September 05, 2006

Stuck in Norway

It was our last day in Norway. Over the course of a week, my mother, sister, Linda, and I had covered 1,700 miles of the country’s back roads, negotiating scores of twisting, high altitude, hairpin-filled routes that brought us through some of the world’s most pristine landscape.

I drove, Linda rode shotgun, and my mother camped out in the back seat, crouching on the floor with her eyes closed whenever we found ourselves clinging to some piece of precariously pitched gravel or asphalt with a 500-foot drop just outside the window.

I’m pretty good at mountain driving, and had a blast with most of it, but there were patches, like the thin, nailbitingly vertical stretch of Route 13 just outside Dale on the way to Voss that forced me to keep reminding myself that if I lost it, if I panicked for an instant, we’d plunge over the edge. Sobering. (For some reason, my mother didn’t crouch on the floor during this stretch. She took this one sitting up. The pressure! My mother’s petrified face staring at me in the rearview mirror.)

So, our last road trip, a flat little jaunt from Oslo to Frederikstad on the Swedish border seemed, at its outset, to be a motoring piece of cake. We’d been through the tough stuff and had conquered Norway’s peaks and valleys from the North Sea to just shy of the Arctic Circle. What could possibly happen on this happy little traipse to old Frederikstad, a remarkable and remarkably preserved walled city that dates from 1567?

From Frederikstad, we followed mild-mannered Route 110, the Oldtidsveien, or Highway of the Ancients, a road that links a chain of Bronze and Iron Age archaeological sites. We took in Hunn, a massive prehistoric burial site with some dozen stone circles set on a hillside, purple wildflowers growing between the graves. At Solberg, we walked among boulders etched with 2,500-year-old carvings, many of ships.

There was one more site I wanted to see, so I turned off the highway onto a farm road, following the sketchy directions in my guidebook. A bus came roaring down the road in our direction, and I pulled off to the shoulder to let it pass.

But there was no shoulder. The right side of the car sank into a drainage ravine that ran alongside the road. The locals know the drainage ditch is there, so there’s no need to advertise it, nor is there any need to mow the high grass that hides it from view. Only the clueless get stuck.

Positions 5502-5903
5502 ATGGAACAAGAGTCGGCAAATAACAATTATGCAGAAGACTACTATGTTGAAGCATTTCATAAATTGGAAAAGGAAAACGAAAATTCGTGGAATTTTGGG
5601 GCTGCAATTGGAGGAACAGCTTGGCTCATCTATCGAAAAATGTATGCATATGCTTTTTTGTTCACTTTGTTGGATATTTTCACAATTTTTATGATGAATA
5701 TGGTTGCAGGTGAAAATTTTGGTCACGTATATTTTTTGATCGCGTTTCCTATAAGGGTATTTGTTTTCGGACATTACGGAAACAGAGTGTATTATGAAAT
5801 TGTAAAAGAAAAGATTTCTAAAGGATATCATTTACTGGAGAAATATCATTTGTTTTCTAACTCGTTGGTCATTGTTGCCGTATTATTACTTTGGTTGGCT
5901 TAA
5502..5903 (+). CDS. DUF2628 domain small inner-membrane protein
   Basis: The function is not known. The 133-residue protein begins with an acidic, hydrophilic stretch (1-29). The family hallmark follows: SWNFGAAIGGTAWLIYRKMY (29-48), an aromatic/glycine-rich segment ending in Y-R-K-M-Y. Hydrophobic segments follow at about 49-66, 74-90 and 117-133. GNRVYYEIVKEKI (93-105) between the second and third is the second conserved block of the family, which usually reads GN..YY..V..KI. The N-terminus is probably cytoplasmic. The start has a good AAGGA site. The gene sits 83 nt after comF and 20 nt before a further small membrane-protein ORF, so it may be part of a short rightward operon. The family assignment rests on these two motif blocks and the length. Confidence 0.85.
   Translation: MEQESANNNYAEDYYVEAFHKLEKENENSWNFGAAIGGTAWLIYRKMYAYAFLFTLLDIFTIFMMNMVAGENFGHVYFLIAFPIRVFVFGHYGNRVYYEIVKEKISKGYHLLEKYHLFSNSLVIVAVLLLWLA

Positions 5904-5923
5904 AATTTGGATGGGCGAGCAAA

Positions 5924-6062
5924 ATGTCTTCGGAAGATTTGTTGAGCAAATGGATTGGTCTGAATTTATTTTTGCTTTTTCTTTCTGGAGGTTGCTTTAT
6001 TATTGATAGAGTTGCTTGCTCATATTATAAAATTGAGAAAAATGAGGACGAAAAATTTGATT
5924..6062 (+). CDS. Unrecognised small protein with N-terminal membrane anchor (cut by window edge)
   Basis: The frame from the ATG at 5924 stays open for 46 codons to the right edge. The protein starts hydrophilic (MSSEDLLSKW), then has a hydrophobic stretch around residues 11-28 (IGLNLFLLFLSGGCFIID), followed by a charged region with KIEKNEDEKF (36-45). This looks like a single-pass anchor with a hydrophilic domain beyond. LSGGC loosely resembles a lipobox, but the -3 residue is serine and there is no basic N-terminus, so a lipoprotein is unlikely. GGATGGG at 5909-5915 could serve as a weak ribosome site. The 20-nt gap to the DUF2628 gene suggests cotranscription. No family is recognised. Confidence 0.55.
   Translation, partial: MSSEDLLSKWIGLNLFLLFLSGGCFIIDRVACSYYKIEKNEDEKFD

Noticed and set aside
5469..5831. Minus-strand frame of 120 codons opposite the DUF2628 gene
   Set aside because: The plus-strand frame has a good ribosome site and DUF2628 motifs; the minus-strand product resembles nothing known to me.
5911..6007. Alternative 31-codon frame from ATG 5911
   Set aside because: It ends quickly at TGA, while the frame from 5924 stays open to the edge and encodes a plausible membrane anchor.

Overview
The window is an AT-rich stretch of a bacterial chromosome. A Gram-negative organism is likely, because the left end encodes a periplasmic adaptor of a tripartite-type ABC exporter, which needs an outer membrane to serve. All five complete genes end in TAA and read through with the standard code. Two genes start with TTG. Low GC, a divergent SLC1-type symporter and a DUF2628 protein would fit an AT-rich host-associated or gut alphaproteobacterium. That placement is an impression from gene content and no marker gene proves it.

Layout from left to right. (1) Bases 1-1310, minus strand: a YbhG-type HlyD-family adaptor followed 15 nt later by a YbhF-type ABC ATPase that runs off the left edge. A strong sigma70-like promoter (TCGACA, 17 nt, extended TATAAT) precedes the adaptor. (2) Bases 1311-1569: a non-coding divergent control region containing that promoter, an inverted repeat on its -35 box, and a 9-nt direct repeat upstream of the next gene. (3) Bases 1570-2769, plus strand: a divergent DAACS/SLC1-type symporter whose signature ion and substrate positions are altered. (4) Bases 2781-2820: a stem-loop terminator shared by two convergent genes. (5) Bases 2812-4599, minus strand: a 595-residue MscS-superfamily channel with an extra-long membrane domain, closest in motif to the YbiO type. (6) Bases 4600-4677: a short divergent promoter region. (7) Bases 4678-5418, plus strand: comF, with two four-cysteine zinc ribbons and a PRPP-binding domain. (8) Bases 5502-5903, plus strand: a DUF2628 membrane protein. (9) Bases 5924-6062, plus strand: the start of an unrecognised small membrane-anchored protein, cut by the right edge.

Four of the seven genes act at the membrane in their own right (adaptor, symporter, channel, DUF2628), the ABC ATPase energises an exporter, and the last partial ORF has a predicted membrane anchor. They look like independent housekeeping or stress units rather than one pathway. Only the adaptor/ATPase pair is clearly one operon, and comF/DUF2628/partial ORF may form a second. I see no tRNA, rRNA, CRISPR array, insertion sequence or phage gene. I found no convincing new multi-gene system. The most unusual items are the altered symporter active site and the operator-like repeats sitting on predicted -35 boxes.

We heard a crunch, a break. I’d split a plank that was laying down there in the gully. My mother jumped out of the back seat, exiting via the right side. The open door wedged itself into the grass and muck and stuck there, open. The car’s left wheels were off the pavement, and Linda and I gingerly catapulted ourselves from the vehicle, exiting stage left.

A fine kettle of fish. What should have been the trip’s most uneventful excursion had suddenly become drama-filled. How would we get out of this? Would we make it back to Oslo in time to catch our plane home? How ugly – and expensive -- would my encounter with the rental car people be?

Within a minute, a car pulled beside us. In perfect English, the farmer behind the wheel said he couldn’t stop – an agrarian emergency demanded his immediate presence – but he pointed to his farmhouse and said, “Get one of my boys to pull you out with the tractor.” He drove away. A bus stopped to have a look at us, and the driver appraised the situation. He confirmed that “you will not get out without a tractor" and drove away.

My mother and I walked to the farm, and Linda stayed with the car. As we entered the farmyard, the world erupted into a cacophony of mooing. The dozens of cows in the barn burst into wild moos that scared and delighted me. Had we tripped some invisible bovine-warning wire? Had these cows been trained as guard cows? The air was swirling and swelling with raucous, graceless moos. Those girls were loud!

Then the dog went wild. He was tied up to the front of the farmhouse, and he let loose, as if he’d saved all his life’s barking for that single moment. A barn full of bovine wildwomen and a canine wildman at the front door. What would the farmer’s sons be like?

We called, “Hello! Hello!” We saw people inside the farmhouse looking at us from the windows. We waved to them. We pointed to the stuck car, looking silly and sad with its right flank kissing the dirt and its left flank airborne. The people watched us, but didn’t come out.

We couldn’t get closer to more thoroughly explain ourselves because the dog was in the way. He wanted to eat us. The cows wailed in the barn. The dog growled maniacally. We had raised the decibel level at this farm by major degrees. (Linda later told us that as she waited with the car, she heard not only the barnyard riot at our savior farm, but at other farms down the road. “They were all bellowing! All mooing!”)

Finally, after we’d stared at this family for what seemed like an uncomfortable and humiliating hour but was likely five minutes, the door opened and the farmer’s wife came out, smiling, flanked by two unsmiling teenage sons. She looked up the road at our car and laughed. The serious boys readied the tractor, gathered up a huge chain, and sputtered off to the car. We walked.

“Do you do this often for tourists?” I asked the farmwife. “In winter,” she laughed, amused that I’d managed to stage our mishap in the dry, unslippery, hazard-free off-season. Unlike her cows and dog (and sons), she enjoyed visitors and said she was having a group of 4-H kids, some from the U.S., stay at her farm over the upcoming weekend.

When we got to the car, some farmers were discussing the boys’ skill in hitching our vehicle and towing it out of the ditch. The boys had clearly done this before (in winter).

After the car was resurrected and righted, I handed the boys some money. That made them smile, but just barely. We tooted, waved and drove off.

Tricky little road, that flat stretch out of Oslo.